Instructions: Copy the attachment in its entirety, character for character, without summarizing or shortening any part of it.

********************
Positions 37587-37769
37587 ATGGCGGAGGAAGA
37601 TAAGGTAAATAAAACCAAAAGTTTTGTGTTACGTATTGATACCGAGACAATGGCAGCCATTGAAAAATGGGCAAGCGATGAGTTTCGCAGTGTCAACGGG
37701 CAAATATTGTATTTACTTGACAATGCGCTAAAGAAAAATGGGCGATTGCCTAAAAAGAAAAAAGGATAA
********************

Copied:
Positions 37587-37769
37587 ATGGCGGAGGAAGA
37601 TAAGGTAAATAAAACCAAAAGTTTTGTGTTACGTATTGATACCGAGACAATGGCAGCCATTGAAAAATGGGCAAGCGATGAGTTTCGCAGTGTCAACGGG
37701 CAAATATTGTATTTACTTGACAATGCGCTAAAGAAAAATGGGCGATTGCCTAAAAAGAAAAAAGGATAA